by Nate Jones
Updated after the death of the “Dear Leader” Kim Jong-Il.
As the world speculates over what makes “Brilliant Comrade” Kim Jong-Un tick, I figure it may be worthwhile to give this 1994 cable a re-read and remember that the next leader of North Korea won’t necessarily be better than the last.
It’s the 9 July 1994 cable announcing the death of North Korea’s “Great Leader,” Kim Il-Sung. This State Department cable reported to embassies that it had learned of Kim Il-Sung’s death through North Korean media reports (not intelligence sources), and implied that other countries may have better intelligence on the situation than the US. It instructed embassies abroad to use their foreign contacts because they “have representation in Pyongyang and are well positioned to provide information on developments.”
The cable alluded to the warming of relations between North Korea and the US during the early Clinton administration and appeared to be cautiously optimistic that Kim Il-Sung’s death would not derail North Korean engagement. The cable hedged that “DPRK public themes are focusing on continuity of policy” although “we assume that North Koreans will turn inward during the is period of morning.”
This optimism stemmed from the belief that Kim Il-Sung’s son, Kim Jong-Il would steer North Korea in a more pragmatic and engaged direction than his father. In fact, an earlier 1990 Department of State memo entitled “Kim Jong-Il Takes Charge,” (also in the Two Koreas set) gave Kim Jong-Il almost complete credit for Korea’s recent foreign policy engagement.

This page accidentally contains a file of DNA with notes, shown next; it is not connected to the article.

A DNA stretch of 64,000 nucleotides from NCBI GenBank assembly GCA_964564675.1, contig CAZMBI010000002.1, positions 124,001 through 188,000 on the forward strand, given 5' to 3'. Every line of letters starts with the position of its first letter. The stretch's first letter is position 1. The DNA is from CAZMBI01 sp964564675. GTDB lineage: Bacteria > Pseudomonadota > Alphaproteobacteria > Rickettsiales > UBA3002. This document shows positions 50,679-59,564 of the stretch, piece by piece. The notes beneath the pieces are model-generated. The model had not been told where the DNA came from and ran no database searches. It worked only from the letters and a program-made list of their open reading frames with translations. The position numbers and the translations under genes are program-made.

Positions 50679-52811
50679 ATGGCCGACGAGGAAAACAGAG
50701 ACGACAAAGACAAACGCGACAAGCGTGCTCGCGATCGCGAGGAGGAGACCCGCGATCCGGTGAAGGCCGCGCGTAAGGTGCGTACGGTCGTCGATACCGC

The 1994 cable announced that Kim Il-Song’s death was due to a heart attack. (Not the softball-sized calcium deposit he was reported to have on his neck.) It also reported that Kim Jong-Il was being referred to by state media as the “Great Successor,” and that he was heading his father’s funeral committee—firm signs that he would be the next leader of North Korea.
The cable also reported that there were “no signs of unusual military activity in North Korea or along the DMZ.” (Phew). And that despite President Clinton’s willingness to send a delegation to Kim Il-Sung’s funeral, “foreigners would not be invited to attend.” North Korean television footage of the funeral portrayed it as an incredibly traumatic event; after I watched it, I had no doubts that Kim Il-Sung’s cult of personality was genuine.
Hopes that Kim Jung-Il would be easier to do business with than his father did not materialize. Despite meetings with Jimmy Carter, Madeline Albright (who gave him a basketball signed by Michael Jordan), and on-and-off participation in six party talks, North Korea continues to maintain nuclear weapons, menace South Korea, and even recently demanded that the United States pay it $64.95 trillion in reparations for “human and material damage.” (A tough sell in this economy.)
Kim Jong-Il “routinely shot three or four holes-in one” per round of golf, produced a film entitled Diary of a Girl Student, amassed a 20,000 videotape collection, composed six operas, kidnapped a movie star, was a self-proclaimed “internet expert,” stared in a Parker/Stone film, invented an invisible telephone, and ordered his World Cup coach to implement a cockamamie strategy that made his nation’s team lose embarrassingly 0-7.
More soberingly, he starved, purged, and killed millions upon millions of his own subjects. Defectors report that staying alive in North Korea is “worse than death.” The difference between living “free” in a North Korea and living in a camp is “more one of degree than of kind.”